? Zyras nr. Z. ectonis Mann 31 Eciton hamatum bivouac Det. J.S. Ashe
? Undet. nr. Ecitopora sp. 1 Eciton hamatum bivouac Det. J.S. Ashe
? Undet. nr. Drusilla sp. 1 Eciton hamatum bivouac Det. J.S. Ashe
? Pseudonmiophila sp. 1 Neivimyrmex pilosus mexicanus immigration column Det. J.S. Ashe [3]
? Adinopsis sp. 1 Eciton vagans immigration column Det. J.S. Ashe [4]
? Gyrophaena sp. 2 Eciton lucanoides immigration column Det. J.S. Ashe [5]
? Aleochara sp. 1 Arboreal nest of Nasutitermes Det. J.S. Ashe
? Abroteles ? sp. 8 Arboreal nest of Nasutitermes Det. J.S. Ashe [6]
? Termitohospes sp. 1 Arboreal nest of Nasutitermes Det. J.S. Ashe
? Generalized Lomechusini 6 species 45 Eciton spp. bivouac samples Det. J.S. Ashe
? Generalized Lomechusini 6 species 9 Arboreal Nasutitermes nest Det. J.S. Ashe [7]
Staphylininae Proxenobius borgmeiri Seevers 4 Eciton hamatum bivouac Det. J.S. Ashe
Tachyporinae Vatesus clypeatus complex 1

4

16

Eciton vagans bivouac

Eciton vagans immigration column

Eciton hamatum bivouac

Det. J.S. Ashe [8]
? Coproporus sp. 12 Eciton hamatum bivouac Det. J.S. Ashe [9]
Histeridae ? ? 27 22 in nests/columns of army ants, 4 in flight intercept traps, 1 with termites ?
Heteraeinae Aphanister fungifer Reichensperger ? ? Det. A. Tishechkin
? A. or n. gen. sp. 1 ? ? Det. A. Tishechkin
? Aristomorphus sp. 1 ? flight intercept trap Det. A. Tishechkin [10]
? Gallister nr. hirsuta Helava ? ? Det. A. Tishechkin
? Euxenister wheeleri ? ? Det. A. Tishechkin
? Monotonodites sp. 1 ? ? Det. A. Tishechkin
? M. sp. 2 ? ? Det. A. Tishechkin
? Mesynodites splendens sp. gr. 1 ? ? Det. A. Tishechkin
? Pulvinister nevermanni Reichensperger ? ? Det. A. Tishechkin
Histerinae Phelister sp. 1 ? with termites Det. A. Tishechkin
Carabidae ? ? 1 with Eciton sp. Det. A. Tishechkin
Leiodidae ? ? 1 with Eciton sp Det. A. Tishechkin
Scydmaenidae ? ? 1 with Eciton sp Det. A. Tishechkin
Anobiidae ? one species 6 with termites Det. A. Tishechkin
Curculionidae ? ? 1 with termites Det. A. Tishechkin

Table 2. Ant/termite-associated Coleoptera from various other localities.

Family/subfamily Genus species n Label data Det. by
Staphylinidae: Aleocharinae n. gen. nr. Mymigaster/Fauvelia sp. 2 Costa Rica, 15 km W. vol. Barba, 1100 m, 4-14 Jul. J. Longino, nest of Pachycondyle lineaticeps Det. J.S. Ashe [11]
Tachyporinae n.gen. nr. Sepedophilous?? sp. 2 Costa Rica, Monteverde, 17 May 1989, J. Longino, Cecropia obtusiforia with azteca ants Det. J.S. Ashe

Footnotes

[1] The only described species of this genus is from Brazil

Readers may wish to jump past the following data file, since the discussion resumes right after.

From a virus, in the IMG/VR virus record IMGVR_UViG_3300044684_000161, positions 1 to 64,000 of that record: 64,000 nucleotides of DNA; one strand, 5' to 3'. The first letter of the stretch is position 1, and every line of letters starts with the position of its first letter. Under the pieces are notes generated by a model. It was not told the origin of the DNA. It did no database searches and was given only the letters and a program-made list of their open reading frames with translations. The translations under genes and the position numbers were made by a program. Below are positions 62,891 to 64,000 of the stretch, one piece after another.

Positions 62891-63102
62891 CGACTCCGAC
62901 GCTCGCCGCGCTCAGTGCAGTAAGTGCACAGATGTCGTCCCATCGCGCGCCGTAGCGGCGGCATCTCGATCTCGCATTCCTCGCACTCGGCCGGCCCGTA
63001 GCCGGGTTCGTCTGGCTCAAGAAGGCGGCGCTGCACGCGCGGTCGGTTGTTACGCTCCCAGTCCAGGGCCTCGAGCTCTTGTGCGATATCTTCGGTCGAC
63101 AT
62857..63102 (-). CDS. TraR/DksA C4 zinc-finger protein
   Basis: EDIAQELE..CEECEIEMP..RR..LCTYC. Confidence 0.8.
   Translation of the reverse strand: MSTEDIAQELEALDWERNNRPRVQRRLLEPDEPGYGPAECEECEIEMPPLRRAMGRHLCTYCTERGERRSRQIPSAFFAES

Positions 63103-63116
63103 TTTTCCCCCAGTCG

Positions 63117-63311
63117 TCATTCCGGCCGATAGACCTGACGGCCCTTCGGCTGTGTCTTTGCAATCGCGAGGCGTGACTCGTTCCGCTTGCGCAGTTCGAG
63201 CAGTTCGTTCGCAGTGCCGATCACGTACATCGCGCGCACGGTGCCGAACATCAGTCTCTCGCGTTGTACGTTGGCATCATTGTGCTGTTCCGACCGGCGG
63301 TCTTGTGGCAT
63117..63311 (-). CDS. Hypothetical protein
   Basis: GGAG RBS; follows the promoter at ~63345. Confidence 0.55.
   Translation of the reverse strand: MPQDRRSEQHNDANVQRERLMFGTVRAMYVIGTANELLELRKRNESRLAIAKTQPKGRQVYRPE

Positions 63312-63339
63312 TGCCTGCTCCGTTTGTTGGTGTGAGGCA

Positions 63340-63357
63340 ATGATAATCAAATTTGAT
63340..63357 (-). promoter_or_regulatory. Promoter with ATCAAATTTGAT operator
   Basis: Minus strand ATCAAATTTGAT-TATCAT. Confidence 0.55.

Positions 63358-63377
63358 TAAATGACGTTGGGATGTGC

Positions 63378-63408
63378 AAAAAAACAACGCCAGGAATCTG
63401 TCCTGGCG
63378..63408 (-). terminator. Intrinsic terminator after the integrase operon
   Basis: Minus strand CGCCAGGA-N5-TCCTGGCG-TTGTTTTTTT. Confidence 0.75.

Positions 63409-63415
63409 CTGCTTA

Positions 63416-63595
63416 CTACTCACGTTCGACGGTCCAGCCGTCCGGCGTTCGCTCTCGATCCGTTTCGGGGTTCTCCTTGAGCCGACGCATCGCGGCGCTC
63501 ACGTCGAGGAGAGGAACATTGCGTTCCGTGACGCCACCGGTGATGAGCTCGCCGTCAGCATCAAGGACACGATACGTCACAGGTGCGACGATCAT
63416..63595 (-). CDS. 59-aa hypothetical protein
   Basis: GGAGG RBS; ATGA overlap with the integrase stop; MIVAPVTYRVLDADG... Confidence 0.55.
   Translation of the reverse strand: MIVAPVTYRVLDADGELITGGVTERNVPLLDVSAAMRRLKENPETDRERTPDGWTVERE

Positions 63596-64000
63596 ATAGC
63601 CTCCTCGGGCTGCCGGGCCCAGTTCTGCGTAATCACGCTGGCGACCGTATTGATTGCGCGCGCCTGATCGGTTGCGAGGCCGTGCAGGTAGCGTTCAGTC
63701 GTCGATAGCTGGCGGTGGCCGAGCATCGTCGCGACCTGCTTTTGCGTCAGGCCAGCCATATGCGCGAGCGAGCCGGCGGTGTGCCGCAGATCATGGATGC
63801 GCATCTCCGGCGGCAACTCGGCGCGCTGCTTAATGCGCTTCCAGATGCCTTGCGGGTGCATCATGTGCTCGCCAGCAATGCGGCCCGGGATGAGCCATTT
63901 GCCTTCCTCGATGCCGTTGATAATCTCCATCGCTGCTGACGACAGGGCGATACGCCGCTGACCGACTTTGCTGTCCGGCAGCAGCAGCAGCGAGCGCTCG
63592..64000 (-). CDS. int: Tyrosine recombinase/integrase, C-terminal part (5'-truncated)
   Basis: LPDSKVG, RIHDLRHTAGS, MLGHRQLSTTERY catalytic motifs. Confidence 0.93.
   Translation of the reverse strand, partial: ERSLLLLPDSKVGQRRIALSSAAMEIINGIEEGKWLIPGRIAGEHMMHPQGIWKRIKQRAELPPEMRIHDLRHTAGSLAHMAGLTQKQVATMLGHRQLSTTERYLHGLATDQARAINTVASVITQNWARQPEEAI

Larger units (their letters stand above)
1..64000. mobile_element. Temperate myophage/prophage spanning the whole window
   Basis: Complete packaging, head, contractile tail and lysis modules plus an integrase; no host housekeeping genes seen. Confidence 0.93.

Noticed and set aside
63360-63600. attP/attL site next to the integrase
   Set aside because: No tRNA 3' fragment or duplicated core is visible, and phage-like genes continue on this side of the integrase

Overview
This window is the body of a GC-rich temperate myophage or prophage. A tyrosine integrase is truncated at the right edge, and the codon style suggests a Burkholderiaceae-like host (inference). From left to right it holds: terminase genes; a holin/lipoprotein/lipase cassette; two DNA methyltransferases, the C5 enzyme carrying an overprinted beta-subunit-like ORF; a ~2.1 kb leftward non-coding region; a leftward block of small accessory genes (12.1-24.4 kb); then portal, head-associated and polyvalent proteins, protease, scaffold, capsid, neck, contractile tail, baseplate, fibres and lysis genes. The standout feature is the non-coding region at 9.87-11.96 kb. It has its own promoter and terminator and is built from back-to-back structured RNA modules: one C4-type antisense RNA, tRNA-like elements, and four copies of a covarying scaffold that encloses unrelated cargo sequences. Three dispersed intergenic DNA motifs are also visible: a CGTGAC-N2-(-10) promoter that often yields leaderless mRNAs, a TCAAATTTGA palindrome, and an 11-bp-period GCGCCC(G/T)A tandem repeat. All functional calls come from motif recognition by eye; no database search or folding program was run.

[2] I have seen hundreds of specimens of this species, or several closely related species, in lowland tropical flight intercept trap samples from Honduras to Panama. I am very surprised that it has not been described, but I cannot find any description that even comes close to the very distincting secondary sexual characteristics of the male. It may be possible that it will fit in the genus Falagonia if that genus is ever revised. I have also collected it in large numbers in broken termite nests, to which it is attracted in large numbers, along with several other lomechusine species, after the nest is broken open. The record from this termite nest is almost certainly an example of this.

[3] Probably not myrmecophilous

[4] Probably not myrmecophilous

[5] Probably not myrmecophilous

[6] This identification is very uncertain. The specimens key to Abroteles in Seevers (1957) and they look the same as Abroteles when compared with identified specimens. But, they have 11-articles in the antennae instead of 10, as in Abroteles.

[7] The specimens of generalized lomechusines that were found with termite nests were almost certainly attracted to the nest after it was opened. They have no adaptations to being termitophiles and the attraction of generalized lomechusines to broken termite nests is well documented.

[8] Seevers (1965) stated that he could not find any way to distinguish among the species of the V. clypeatus complex, including, V. clypeatus, V. panamensis, and V. gigas.

[9] Probably not myrmecophilous

[10] Genus known to be army-ant associated.

[11] This species fits the description of Myrmigaster Sharp very well, except it has abdominal segment 3 narrowed only at the base, as does Fauvelia Wasmann. Sharp makes a specific statement that abdominal segment 3 of Myrmigaster is uniformly narrowed from base to apex. Myrmigaster is only known from Brazil, and Fauvelia is only known from Bolivia.